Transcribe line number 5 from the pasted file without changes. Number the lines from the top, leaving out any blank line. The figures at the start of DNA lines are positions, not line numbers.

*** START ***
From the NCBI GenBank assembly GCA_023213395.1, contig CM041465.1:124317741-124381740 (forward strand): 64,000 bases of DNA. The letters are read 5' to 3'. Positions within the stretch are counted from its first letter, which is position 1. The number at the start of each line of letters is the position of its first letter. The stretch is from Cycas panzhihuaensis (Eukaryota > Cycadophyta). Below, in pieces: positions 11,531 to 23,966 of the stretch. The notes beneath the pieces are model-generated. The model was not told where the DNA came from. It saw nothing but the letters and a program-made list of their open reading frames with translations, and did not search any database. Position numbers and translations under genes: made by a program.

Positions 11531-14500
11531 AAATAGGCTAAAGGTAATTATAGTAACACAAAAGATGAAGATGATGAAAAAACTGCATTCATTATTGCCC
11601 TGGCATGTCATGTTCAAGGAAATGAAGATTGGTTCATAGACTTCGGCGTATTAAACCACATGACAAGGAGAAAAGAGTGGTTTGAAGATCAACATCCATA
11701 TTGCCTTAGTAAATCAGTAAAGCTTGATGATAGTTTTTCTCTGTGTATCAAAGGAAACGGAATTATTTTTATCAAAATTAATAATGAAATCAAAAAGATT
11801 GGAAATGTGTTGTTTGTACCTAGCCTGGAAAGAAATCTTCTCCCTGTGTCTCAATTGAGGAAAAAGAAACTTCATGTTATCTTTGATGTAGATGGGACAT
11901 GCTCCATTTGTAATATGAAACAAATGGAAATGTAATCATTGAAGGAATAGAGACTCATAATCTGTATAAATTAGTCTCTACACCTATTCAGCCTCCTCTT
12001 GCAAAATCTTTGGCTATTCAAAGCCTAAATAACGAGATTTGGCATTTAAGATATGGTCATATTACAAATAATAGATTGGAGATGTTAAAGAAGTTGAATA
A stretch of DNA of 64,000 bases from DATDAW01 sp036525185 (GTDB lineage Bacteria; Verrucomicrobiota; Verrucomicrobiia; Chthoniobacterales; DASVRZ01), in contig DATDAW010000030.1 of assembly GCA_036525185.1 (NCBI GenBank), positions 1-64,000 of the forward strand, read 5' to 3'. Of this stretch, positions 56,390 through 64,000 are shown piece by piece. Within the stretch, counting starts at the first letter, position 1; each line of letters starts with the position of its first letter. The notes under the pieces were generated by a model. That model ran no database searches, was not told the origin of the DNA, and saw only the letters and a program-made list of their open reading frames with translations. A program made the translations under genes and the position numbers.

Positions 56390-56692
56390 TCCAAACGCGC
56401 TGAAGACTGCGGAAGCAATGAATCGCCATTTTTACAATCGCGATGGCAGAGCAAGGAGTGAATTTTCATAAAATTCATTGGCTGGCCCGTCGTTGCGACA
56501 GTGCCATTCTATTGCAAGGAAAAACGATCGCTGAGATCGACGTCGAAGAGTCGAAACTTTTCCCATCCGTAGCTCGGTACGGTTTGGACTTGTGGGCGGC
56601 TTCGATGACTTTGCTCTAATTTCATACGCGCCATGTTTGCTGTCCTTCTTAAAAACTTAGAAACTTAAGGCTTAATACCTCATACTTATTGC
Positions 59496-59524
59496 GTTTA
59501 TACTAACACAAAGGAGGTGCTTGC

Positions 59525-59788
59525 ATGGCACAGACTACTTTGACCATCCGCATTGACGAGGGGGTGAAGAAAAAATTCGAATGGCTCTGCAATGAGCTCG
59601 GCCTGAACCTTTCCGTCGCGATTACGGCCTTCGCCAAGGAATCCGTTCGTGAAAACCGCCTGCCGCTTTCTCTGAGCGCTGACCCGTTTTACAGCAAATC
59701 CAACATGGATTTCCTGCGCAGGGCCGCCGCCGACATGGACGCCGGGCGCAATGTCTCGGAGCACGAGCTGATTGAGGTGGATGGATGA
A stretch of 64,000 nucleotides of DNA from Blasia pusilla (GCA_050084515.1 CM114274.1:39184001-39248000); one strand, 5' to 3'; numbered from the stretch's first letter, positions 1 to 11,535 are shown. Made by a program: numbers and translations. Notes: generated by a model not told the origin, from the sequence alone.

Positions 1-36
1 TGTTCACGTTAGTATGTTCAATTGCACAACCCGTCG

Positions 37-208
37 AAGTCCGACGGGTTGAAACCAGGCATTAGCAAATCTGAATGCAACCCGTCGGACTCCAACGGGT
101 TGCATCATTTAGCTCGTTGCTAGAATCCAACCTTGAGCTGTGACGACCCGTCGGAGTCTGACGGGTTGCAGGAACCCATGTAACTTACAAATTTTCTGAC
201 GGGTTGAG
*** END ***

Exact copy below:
11701 TTGCCTTAGTAAATCAGTAAAGCTTGATGATAGTTTTTCTCTGTGTATCAAAGGAAACGGAATTATTTTTATCAAAATTAATAATGAAATCAAAAAGATT